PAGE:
We all start out naively assuming that all business leaders make decisions based wholly on fact and merit.
The first challenge is to develop your "political sensitivity"--observe and ask questions about how things are done in your business, where the power bases are, and who might have hidden agendas.
Every individual and leader has their comfort zone--behaviors, values, attitudes, fears, and drives that result in productive relationships.
Actions outside these comfort zones will likely lead to feuds, hidden decisions, excessive arguing, counter-productive lobbying, and back-biting.
Before coming and launching a fully-fledged proposal at a committee or in a memorandum, it's smart to test opinion and find out how key people will react.
This enables you to anticipate counter-arguments and update your proposal to answer objections and to accommodate political realities.
Just as you do your homework on the facts, it pays to do your homework by visiting the players in a given situation.
Effective management is the process of harmonizing individual interests with the goals of all business stakeholders.
Focus your powers of persuasion on the right people and the right issues.
Politically insensitive business people often try to steam-roll others with emotion, a barrage of facts, or a claim of high-level support.
... as often as you ask for support. If you are viewed as always demanding support, but never giving it, your effectiveness will be greatly reduced, even when you are right.
Always communicate the win-win element in every decision.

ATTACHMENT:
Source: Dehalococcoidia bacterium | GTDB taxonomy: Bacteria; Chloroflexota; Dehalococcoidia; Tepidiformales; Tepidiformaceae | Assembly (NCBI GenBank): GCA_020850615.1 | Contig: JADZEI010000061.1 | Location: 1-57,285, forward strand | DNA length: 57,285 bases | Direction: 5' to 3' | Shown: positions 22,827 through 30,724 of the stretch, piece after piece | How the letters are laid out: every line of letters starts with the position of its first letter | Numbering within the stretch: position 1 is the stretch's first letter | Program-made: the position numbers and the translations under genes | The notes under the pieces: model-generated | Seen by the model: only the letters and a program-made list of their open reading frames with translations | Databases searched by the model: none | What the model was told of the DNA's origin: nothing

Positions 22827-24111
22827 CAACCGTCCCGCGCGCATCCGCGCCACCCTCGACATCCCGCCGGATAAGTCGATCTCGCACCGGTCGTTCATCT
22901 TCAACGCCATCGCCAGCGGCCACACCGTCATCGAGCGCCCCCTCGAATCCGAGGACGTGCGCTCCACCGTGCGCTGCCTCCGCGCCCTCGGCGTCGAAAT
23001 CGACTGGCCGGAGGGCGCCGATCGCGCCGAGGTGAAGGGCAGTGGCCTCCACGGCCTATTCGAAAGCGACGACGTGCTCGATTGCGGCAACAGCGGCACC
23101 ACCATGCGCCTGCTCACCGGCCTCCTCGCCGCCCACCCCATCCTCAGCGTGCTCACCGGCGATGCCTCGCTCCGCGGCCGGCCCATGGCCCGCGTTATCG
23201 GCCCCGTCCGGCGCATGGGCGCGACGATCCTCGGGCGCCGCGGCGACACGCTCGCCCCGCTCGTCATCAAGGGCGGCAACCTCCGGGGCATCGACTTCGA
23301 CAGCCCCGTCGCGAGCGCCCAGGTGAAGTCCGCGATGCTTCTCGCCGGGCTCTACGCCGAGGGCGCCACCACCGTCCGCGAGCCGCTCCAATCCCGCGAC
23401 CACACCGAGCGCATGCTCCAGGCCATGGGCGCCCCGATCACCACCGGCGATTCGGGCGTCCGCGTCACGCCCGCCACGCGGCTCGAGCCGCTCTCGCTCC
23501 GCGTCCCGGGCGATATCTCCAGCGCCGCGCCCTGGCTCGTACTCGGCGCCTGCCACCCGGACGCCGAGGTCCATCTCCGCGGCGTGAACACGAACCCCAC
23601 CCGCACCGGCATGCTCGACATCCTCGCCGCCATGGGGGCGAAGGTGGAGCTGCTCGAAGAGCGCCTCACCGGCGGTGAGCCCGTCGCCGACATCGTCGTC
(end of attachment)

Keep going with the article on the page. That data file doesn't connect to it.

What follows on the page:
When your integrity and values are at stake, do not fold.
There are obviously occasions when a subtle or indirect appeal, rather than a direct attack will pay bigger dividends in highly-charged political situations.
When workplace drama affects you, it can become an insidious cloud that permeates your day-to-day.
Be mindful and ask yourself, "What is actually going on here?" Focus on the facts and avoid what you think happened. Know that you can't control how you feel, only how you react.
Look beyond your immediate team, and cross the formal hierarchy in all directions – co-workers, managers and executives.
Don't be afraid of politically powerful people. Get to know them, and build high-quality connections that avoid empty flattery.
If you are new to an office environment you should be listening 95% of the time. Ask a lot of questions to get a good understanding of how things work.
The thing with office politics is that you don't know what the trigger words are.